War of the Rebellion: Serial 021 Page 0688 W.FLA., S.FLA., S.MISS., LA., TEX., N.MEX. Chapter XXVII.

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he had taken the guns from Leonards Ligineroz, a citizen of Chihuahua, who had brought them into the State because he would not suffer any private individual to be possessed of such material of war; that Ligineroz represented that he had got the guns in payment for hospital and other supplies for sick and dying Texans at Franklin; that they were anxious to get them at El Paso, as they were in fear of the rebel Texans taking that place. Young Ligineroz does business in El Paso.

The Governor assured me that the guns should never go again into the possession of any private persons, or out of his possession until delivered to the United States, if that were insisted upon. I requested that I might see the pieces, and accordingly the Governor sent Colonel Nieto and Major Quiltz to accompany me and show the guns. They are as follows: Two 12-pounder mountain howitzers, mounted; one 12-pounder mountain howitzer, dismounted. Those mounted are on old clumsy carriages; have been badly used, and were spiked, as was the dismounted, which latter is totally unserviceable, one trunnion being bent and the piece fractured near the trunnions, and two 6-pounder field pieces, brass, both dismounted; one is battered so much with a hammer as to dent and bend the piece near the muzzle; the other was also badly hammered and the knob of the cascabel is broken off. Both were spiked and both were burnt.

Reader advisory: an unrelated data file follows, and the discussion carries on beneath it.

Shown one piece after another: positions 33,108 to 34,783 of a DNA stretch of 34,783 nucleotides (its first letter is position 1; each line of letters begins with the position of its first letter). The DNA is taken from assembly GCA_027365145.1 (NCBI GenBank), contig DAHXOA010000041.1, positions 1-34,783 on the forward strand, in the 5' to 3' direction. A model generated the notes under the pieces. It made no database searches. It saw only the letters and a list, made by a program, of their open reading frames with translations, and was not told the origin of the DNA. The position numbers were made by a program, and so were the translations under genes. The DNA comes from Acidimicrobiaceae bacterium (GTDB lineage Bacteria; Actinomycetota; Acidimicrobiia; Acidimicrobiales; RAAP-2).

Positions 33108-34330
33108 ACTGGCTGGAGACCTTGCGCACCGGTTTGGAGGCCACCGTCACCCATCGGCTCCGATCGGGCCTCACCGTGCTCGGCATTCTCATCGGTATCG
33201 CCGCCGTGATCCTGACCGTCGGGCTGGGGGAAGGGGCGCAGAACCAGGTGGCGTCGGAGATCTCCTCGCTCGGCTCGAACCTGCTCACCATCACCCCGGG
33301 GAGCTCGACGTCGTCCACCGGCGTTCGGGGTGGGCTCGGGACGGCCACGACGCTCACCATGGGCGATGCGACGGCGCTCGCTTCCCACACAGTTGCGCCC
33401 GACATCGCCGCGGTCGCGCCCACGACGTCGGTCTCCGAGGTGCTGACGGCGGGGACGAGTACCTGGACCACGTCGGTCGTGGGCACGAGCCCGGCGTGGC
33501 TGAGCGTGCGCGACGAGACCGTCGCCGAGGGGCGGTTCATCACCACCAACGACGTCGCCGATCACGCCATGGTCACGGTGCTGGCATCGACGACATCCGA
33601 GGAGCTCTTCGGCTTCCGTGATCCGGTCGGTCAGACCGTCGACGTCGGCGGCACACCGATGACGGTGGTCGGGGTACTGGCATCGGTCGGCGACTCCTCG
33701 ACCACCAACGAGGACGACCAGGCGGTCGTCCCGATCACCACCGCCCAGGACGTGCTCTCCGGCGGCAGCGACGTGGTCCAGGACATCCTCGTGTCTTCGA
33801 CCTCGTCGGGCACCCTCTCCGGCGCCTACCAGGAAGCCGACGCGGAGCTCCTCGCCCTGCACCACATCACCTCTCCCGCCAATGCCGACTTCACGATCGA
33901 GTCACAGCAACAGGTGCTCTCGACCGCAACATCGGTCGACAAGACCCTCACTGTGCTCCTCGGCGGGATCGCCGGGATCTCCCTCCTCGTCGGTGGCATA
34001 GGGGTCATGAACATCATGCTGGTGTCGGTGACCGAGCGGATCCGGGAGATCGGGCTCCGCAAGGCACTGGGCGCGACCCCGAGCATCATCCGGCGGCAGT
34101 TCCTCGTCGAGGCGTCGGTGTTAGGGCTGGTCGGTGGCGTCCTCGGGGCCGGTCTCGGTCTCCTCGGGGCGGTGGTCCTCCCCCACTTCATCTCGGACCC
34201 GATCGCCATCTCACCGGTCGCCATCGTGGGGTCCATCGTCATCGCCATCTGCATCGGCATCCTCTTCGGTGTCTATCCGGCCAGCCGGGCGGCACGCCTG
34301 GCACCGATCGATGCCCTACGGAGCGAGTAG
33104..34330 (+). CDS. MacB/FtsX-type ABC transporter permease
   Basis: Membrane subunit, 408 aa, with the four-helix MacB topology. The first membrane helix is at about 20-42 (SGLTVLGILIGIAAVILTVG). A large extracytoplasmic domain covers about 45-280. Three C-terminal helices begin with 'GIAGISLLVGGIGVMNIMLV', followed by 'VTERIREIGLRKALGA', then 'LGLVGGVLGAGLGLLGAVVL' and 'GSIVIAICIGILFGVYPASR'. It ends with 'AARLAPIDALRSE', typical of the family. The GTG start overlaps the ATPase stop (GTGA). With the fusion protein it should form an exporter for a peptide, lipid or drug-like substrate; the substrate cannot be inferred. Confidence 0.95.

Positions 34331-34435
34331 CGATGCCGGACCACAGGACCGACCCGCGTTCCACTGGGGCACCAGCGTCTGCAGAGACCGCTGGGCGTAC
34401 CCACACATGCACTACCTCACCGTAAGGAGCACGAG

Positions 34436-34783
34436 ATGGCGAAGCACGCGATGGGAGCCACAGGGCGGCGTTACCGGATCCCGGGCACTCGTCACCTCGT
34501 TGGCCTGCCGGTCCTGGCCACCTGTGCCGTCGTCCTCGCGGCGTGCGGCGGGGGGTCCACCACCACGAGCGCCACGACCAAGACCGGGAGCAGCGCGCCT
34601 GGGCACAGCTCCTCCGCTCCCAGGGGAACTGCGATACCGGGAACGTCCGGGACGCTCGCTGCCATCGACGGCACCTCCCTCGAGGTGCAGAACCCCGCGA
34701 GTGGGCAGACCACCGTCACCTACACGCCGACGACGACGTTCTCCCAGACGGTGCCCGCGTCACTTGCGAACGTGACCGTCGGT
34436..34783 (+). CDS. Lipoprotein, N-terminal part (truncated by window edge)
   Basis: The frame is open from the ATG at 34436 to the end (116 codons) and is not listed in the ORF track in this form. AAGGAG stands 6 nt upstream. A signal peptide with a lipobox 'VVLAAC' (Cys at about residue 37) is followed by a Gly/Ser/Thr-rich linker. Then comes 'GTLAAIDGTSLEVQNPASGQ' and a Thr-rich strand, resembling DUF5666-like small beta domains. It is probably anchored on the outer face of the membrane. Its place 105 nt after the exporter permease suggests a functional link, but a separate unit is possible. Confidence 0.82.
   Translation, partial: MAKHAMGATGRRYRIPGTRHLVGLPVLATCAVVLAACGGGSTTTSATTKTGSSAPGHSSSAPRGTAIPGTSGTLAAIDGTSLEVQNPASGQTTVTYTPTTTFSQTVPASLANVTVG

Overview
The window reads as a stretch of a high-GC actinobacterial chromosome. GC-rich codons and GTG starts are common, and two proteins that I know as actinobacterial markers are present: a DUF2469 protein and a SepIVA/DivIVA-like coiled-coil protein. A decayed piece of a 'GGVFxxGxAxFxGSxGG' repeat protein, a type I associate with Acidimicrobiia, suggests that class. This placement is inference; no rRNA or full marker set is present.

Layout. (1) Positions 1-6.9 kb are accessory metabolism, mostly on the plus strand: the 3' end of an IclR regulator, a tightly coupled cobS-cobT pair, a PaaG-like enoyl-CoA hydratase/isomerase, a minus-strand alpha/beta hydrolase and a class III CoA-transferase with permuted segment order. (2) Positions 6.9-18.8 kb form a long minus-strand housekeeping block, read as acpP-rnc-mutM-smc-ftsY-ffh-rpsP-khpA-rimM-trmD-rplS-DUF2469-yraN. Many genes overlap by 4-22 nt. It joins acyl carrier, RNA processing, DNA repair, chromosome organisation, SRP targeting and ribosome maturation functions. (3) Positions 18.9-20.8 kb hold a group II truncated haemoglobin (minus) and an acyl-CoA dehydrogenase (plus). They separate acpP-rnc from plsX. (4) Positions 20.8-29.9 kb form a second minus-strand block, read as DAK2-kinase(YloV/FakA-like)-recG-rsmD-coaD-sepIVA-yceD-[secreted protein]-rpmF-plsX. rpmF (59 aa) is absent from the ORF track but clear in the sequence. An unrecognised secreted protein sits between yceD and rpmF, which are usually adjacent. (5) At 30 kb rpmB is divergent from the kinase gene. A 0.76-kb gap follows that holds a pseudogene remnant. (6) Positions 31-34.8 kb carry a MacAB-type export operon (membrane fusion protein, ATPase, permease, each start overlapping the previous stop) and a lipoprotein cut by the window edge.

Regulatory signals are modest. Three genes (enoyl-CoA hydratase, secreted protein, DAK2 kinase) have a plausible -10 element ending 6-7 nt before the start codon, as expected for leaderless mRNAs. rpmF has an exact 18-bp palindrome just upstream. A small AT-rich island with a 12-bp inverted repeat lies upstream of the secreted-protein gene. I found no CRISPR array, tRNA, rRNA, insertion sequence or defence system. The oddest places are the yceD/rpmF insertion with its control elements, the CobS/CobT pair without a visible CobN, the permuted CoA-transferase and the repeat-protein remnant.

It is evident that the intent was to destroy or render unserviceable all the above pieces. They are more dangerous to their owner than to any enemy, in my opinion. I would recommend that the United States make a present of them to the State of Chihuahua. Governor Terrazas is a gentleman who would not hesitate to return them when demanded; but, like all men with advanced liberal human ideas in Mexico, he has to contend with a vicious, superstitious band of reactionists, who would plunge the world again back into the darkness and cruelty of the Middle Ages, and nothing would please this party in Chihuahua better than to see those unserviceable guns taken from the present excellent Governor. He is a fast friend of our Government, understands precisely the condition of his own unhappy country, and labors to infuse energy, industry, and a tone of good morals in his State. The time may come when he will be of great value to our country.

I am, sir, very respectfully, your obedient servant,


Major First Cavalry, California Volunteers.


New Orleans, February 26, 1863.

General M. C. MEIGS,

Quartermaster-General, &c.:

GENERAL: Your letter referring to the statement of Colonel Shaffer, late quartermaster in this department, was delayed by the loss of the Ella Warley, and I received it only a day or two since. I regret to say that Colonel Shaffer's report is wholly incorrect. There are absolutely no horses to be had here. It would be utterly impossible to raise a thousand horses here, taking all the people have got. Mules are more plenty, but there are few of these, and not enough in the whole department to supply the number necessary for the cultivation of the soil, without which there must be a famine here.

I send you a report of Major Robinson, who sought horses for a